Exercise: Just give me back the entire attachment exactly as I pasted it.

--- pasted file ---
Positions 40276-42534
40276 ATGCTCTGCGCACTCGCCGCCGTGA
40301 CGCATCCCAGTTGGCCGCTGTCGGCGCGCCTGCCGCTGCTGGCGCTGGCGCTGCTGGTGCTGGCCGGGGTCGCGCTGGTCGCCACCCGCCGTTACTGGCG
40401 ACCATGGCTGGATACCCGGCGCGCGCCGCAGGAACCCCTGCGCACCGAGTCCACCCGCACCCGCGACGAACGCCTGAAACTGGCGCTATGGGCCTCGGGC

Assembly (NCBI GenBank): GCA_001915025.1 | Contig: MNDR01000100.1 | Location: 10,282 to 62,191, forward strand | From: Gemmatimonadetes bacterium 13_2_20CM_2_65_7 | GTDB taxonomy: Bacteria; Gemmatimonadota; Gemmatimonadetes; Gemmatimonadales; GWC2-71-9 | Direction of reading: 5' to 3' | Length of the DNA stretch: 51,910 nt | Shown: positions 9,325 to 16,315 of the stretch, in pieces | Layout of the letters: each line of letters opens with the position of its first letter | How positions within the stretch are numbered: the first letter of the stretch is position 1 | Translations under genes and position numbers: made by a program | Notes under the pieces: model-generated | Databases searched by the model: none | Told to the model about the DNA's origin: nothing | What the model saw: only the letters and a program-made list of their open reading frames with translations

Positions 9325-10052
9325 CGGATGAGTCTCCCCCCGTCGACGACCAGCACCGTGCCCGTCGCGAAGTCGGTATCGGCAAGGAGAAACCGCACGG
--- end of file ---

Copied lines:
Positions 40276-42534
40276 ATGCTCTGCGCACTCGCCGCCGTGA
40301 CGCATCCCAGTTGGCCGCTGTCGGCGCGCCTGCCGCTGCTGGCGCTGGCGCTGCTGGTGCTGGCCGGGGTCGCGCTGGTCGCCACCCGCCGTTACTGGCG
40401 ACCATGGCTGGATACCCGGCGCGCGCCGCAGGAACCCCTGCGCACCGAGTCCACCCGCACCCGCGACGAACGCCTGAAACTGGCGCTATGGGCCTCGGGC

Assembly (NCBI GenBank): GCA_001915025.1 | Contig: MNDR01000100.1 | Location: 10,282 to 62,191, forward strand | From: Gemmatimonadetes bacterium 13_2_20CM_2_65_7 | GTDB taxonomy: Bacteria; Gemmatimonadota; Gemmatimonadetes; Gemmatimonadales; GWC2-71-9 | Direction of reading: 5' to 3' | Length of the DNA stretch: 51,910 nt | Shown: positions 9,325 to 16,315 of the stretch, in pieces | Layout of the letters: each line of letters opens with the position of its first letter | How positions within the stretch are numbered: the first letter of the stretch is position 1 | Translations under genes and position numbers: made by a program | Notes under the pieces: model-generated | Databases searched by the model: none | Told to the model about the DNA's origin: nothing | What the model saw: only the letters and a program-made list of their open reading frames with translations

Positions 9325-10052
9325 CGGATGAGTCTCCCCCCGTCGACGACCAGCACCGTGCCCGTCGCGAAGTCGGTATCGGCAAGGAGAAACCGCACGG